2. Main Effect of Treatment by Timepoint on the Ferric Reducing Antioxidant Potential (FRAP) Changes in Response to 4 Walnut Treatments [ Time Frame: Change from baseline for each timepoint (60, 120, 240, 360 min) ]
    On the day of each test, participants arrived at the General Clinical Research Center after a 12-h overnight fast. A baseline (0 min) blood sample was collected. Participants then had 15 min to consume 1 of 4 walnut test meals. Blood samples (∼30 mL) were subsequently taken at 30, 60, 120, 240, and 360 min following the meal and FRAP was measured at 0, 60, 120, 240, and 360 min. The FRAP assay was used to determine the reducing ability of plasma in a redox-linked colorimetric reaction. Plasma was incubated with the FRAP reagent at room temperature for 1 h and the absorbance at 593 nm was then recorded. Trolox was used as a reference to construct a standard curve to calculate the FRAP value of the samples. The FRAP assay measures lipophilic and hydrophilic antioxidants (total antioxidant capacity), both of which are present in walnuts. Several blood samples (n=3) could not be obtained/measured (walnut skin group at 360 min, walnut oil group at 120 min, whole walnut group at 240 min).

  3. Main Effect of Treatment on the Changes in Total Thiol Response to 4 Walnut Treatments [ Time Frame: AUC values were calculated with the trapezoidal rule, using the respective fasting baseline value as the line of reference. Measured at 0 to 360 min (baseline to 360min post meal) for each of the 4 walnut treatments. ]
    On the day of each test, participants arrived at the General Clinical Research Center after a 12-h overnight fast. A baseline (0 min) fasting blood sample was collected. Participants then had 15 min to consume 1 of the 4 walnut test meals. Blood samples (∼30 mL) were subsequently taken at 30, 60, 120, 240, and 360 min following the meal and total thiols measured at 0, 60, 120, 240, and 360 min. Total thiols in plasma were determined by the following methods: an aliquot of EDTA plasma was mixed with Tris-EDTA buffer, followed by addition of 10 mmol/L 2,2-dithiobisnitrobenzoic acid and methanol. After incubation at room temperature for 15 min and centrifugation, the absorbance of the supernatant was measured at 412 nm.

  4. Main Effect of Treatment by Timepoint on Total Thiol Changes in Response to 4 Walnut Treatments [ Time Frame: Change from baseline for each timepoint (60, 120, 240, 360 min) ]
    On the day of each test, participants arrived at the General Clinical Research Center after a 12-h overnight fast. A baseline (0 min) fasting blood sample was collected. Participants then had 15 min to consume 1 of the 4 walnut test meals. Blood samples (∼30 mL) were subsequently taken at 30, 60, 120, 240, and 360 min following the meal and total thiols measured at 0, 60, 120, 240, and 360 min. Total thiols in plasma were determined by the following methods: an aliquot of EDTA plasma was mixed with Tris-EDTA buffer, followed by addition of 10 mmol/L 2,2-dithiobisnitrobenzoic acid and methanol. After incubation at room temperature for 15 min and centrifugation, the absorbance of the supernatant was measured at 412 nm. Several blood samples (n=3) could not be obtained/measured (walnut skin group at 360 min, walnut oil group at 120 min, whole walnut group at 240 min).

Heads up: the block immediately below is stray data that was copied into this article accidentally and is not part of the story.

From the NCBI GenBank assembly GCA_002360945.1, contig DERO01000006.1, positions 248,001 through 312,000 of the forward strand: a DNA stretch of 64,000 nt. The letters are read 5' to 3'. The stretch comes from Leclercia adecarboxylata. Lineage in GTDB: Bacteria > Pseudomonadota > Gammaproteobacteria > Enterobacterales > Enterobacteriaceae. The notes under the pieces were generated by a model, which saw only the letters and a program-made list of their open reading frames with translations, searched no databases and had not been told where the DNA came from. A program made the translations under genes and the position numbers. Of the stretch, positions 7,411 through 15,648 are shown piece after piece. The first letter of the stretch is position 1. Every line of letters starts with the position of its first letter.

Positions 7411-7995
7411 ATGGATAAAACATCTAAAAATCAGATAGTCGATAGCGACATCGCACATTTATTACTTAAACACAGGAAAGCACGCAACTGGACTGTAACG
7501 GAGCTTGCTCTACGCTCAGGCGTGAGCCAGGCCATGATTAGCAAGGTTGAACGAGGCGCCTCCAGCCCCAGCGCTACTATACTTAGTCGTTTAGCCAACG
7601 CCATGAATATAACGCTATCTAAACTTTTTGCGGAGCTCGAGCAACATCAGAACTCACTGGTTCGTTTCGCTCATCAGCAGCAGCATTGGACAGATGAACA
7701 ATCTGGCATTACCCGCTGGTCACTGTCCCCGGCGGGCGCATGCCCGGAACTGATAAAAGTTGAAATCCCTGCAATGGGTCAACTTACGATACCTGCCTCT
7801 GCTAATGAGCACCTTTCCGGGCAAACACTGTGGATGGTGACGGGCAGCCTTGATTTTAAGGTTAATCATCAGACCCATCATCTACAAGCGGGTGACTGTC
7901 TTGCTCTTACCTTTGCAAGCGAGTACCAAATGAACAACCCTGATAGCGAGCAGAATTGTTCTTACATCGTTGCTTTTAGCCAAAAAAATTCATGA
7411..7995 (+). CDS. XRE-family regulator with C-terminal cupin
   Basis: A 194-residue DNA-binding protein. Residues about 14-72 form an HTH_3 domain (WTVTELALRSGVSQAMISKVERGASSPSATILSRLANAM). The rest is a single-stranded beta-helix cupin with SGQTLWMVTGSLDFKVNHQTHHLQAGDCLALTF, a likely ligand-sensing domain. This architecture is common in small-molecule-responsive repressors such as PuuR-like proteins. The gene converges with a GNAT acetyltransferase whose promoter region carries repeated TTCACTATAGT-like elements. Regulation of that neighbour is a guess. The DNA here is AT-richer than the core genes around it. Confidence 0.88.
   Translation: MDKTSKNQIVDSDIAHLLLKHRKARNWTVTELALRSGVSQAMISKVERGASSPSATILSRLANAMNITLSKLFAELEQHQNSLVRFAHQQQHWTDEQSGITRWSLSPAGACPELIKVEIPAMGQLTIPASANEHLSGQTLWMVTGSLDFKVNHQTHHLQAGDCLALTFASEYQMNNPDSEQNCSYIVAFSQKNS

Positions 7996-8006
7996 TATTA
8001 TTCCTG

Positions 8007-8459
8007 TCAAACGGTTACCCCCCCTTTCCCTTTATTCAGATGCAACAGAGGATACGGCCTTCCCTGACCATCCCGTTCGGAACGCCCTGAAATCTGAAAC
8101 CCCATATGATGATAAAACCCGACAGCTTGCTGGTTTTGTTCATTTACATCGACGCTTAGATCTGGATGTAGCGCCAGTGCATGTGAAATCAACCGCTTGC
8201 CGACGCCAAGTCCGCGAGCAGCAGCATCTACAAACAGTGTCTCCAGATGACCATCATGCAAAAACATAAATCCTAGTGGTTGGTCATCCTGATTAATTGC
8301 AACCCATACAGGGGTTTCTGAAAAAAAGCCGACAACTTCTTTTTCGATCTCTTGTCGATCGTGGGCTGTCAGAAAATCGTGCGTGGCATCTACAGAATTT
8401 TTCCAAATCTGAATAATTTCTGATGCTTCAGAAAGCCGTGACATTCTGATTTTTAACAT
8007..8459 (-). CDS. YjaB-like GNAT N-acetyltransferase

5. Main Effect of Treatment on the Changes in Malondialdehyde (MDA) Response to 4 Walnut Treatments [ Time Frame: AUC values were calculated with the trapezoidal rule, using the respective fasting baseline value as the line of reference. Measured at 0 to 360 min (baseline to 360min post meal) for each of the 4 walnut treatments. ]
    On the day of each test, participants arrived at the General Clinical Research Center after a 12-h overnight fast. A baseline (0 min) fasting blood sample was collected. Participants then had 15 min to consume 1 of the 4 walnut test meals. Blood samples (∼30 mL) were subsequently taken at 30, 60, 120, 240, and 360 min following the meal and MDA measured at 0, 60, 120, 240, and 360 min. Plasma MDA was measured by an Agilent 1100 HPLC system with fluorometric detection.

  6. Main Effect of Treatment by Timepoint on Malondialdehyde (MDA) Changes in Response to 4 Walnut Treatments [ Time Frame: Change from baseline for each timepoint (60, 120, 240, 360 min) ]
    On the day of each test, participants arrived at the clinic after a 12-h overnight fast. A baseline (0 min) blood sample was collected. Participants then had 15 min to consume 1 of the 4 walnut test meals. Blood samples (∼30 mL) were subsequently taken at 30, 60, 120, 240, and 360 min following the meal and MDA measured at 0, 60, 120, 240, and 360 min. Plasma MDA was measured by an Agilent 1100 HPLC system with fluorometric detection. Several blood samples (n=2) could not be obtained (walnut oil group at 120 min and whole walnut group at 240 min).

  7. Main Effect of Treatment on the Changes in C-reactive Protein (CRP) Response to 4 Walnut Treatments [ Time Frame: AUC values were calculated with the trapezoidal rule, using the respective fasting baseline value as the line of reference. Measured at 0 to 360 min (baseline to 360min post meal) for each of the 4 walnut treatments. ]